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  1. #1
    Gay Larson's Avatar
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    need help with my math

    I usually use the same film all the time to avoid the problem I have now. I was out on a field trip and someone traded me a roll of 125 iso film for my roll of 400 iso Ilford HP5+ just for grins. I changed my ISO on my Pentax MF camera and shot the 125 iso then later put in a roll of Ilford Hp5+ to do a portrait of my brand new granddaughter. I realized what I had done after the roll was completed. So here is the question. I'm thinking I need to pull the processing one an a half stops but don't know how to figure the time. Normally I process in Ilfotec Hc 1-31 at 20 C for 6.5 minutes. How do I figure out how many minutes to develop the film shot at the wrong ISO? Sorry if this is too basic a question but I need to know and where else would I go for the answer but my learned friends on APUG?
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  2. #2
    Photo Engineer's Avatar
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    Gay, thats about 1.5 stops for a good B&W film. You should have no problem with it even in a 'normal' process. In fact, you might be better off with a normal process as the pull will reduce contrast.

    PE

  3. #3
    Gay Larson's Avatar
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    but suppose I want to know how to figure out the time, how do you do that?
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  4. #4

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    Gay,

    For that amount of overexposure you may not need to compensate with reduced development time unless you want to reduce contrast in the negative. The effect of this amount of over exposure would be to move the exposure off the toe of the film characteristic curve and it probably will not pile high light densities up on the shoulder of the curve.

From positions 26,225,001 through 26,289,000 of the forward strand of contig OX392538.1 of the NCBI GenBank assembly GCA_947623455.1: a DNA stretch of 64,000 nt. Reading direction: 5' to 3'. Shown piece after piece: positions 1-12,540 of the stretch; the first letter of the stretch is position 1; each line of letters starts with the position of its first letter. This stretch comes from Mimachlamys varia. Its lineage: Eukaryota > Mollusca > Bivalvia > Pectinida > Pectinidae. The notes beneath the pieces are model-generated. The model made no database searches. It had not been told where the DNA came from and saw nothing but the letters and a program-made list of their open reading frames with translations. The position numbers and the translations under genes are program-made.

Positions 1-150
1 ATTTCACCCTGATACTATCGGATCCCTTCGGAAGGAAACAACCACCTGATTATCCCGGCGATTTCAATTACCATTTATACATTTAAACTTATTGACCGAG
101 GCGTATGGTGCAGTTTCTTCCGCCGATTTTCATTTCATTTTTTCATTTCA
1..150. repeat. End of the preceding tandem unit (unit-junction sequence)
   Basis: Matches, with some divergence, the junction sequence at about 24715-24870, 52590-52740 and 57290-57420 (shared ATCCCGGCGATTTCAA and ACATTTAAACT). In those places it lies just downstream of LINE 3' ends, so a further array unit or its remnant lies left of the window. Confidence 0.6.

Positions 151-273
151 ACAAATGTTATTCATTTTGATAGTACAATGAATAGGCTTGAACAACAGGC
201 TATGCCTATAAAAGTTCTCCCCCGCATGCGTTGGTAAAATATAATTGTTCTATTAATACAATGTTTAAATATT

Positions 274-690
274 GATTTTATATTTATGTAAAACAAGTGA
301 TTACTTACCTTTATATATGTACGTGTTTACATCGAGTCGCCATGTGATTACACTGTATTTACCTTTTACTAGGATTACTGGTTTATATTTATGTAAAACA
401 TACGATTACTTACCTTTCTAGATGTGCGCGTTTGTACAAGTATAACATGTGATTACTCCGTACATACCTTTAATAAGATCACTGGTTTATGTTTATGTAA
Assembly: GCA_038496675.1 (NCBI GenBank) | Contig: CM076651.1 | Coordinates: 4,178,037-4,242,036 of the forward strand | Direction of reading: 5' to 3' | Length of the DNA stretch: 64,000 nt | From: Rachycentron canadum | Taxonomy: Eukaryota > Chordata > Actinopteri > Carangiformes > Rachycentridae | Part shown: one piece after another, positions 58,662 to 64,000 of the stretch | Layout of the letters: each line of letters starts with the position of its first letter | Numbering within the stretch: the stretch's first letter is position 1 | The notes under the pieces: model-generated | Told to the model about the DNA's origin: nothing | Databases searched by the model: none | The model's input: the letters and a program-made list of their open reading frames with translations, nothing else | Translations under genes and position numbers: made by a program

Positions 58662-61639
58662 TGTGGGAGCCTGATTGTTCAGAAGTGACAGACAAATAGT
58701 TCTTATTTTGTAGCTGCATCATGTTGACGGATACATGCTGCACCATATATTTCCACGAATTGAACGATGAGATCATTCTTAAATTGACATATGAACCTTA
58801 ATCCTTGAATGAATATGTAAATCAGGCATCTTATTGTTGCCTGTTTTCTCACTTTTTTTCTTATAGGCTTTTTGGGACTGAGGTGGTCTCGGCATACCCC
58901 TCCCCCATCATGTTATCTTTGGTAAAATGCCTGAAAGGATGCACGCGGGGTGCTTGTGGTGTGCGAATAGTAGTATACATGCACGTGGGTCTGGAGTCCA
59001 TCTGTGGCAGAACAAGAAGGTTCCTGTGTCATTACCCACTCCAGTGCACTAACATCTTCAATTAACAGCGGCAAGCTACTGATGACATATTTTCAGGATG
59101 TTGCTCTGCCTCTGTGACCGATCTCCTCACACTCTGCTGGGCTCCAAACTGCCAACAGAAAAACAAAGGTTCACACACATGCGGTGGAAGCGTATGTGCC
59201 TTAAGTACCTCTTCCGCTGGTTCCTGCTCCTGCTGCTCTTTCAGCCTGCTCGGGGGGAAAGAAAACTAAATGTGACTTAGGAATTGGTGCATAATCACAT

This would not have been too great an over-exposure for a high contrast scene and in that instance you would reduce development.

    I would make my development determination on the inherent contrast in the exposure. If it was high contrast, I would reduce development by one minute (10-15 %)...if of normal contrast I would develop as normal. The negatives will have greater density but not any greater density range.
    Art is a step from what is obvious and well-known toward what is arcane and concealed.

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  5. #5
    Alex Hawley's Avatar
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    Quote Originally Posted by Gay Larson View Post
    but suppose I want to know how to figure out the time, how do you do that?
    No math is necessary Gay, beyond what you have already done, determining how many stops from N you exposed. Because each type of film is fairly unique, as is its response to a given developer, there's really no way of doing it mathematically.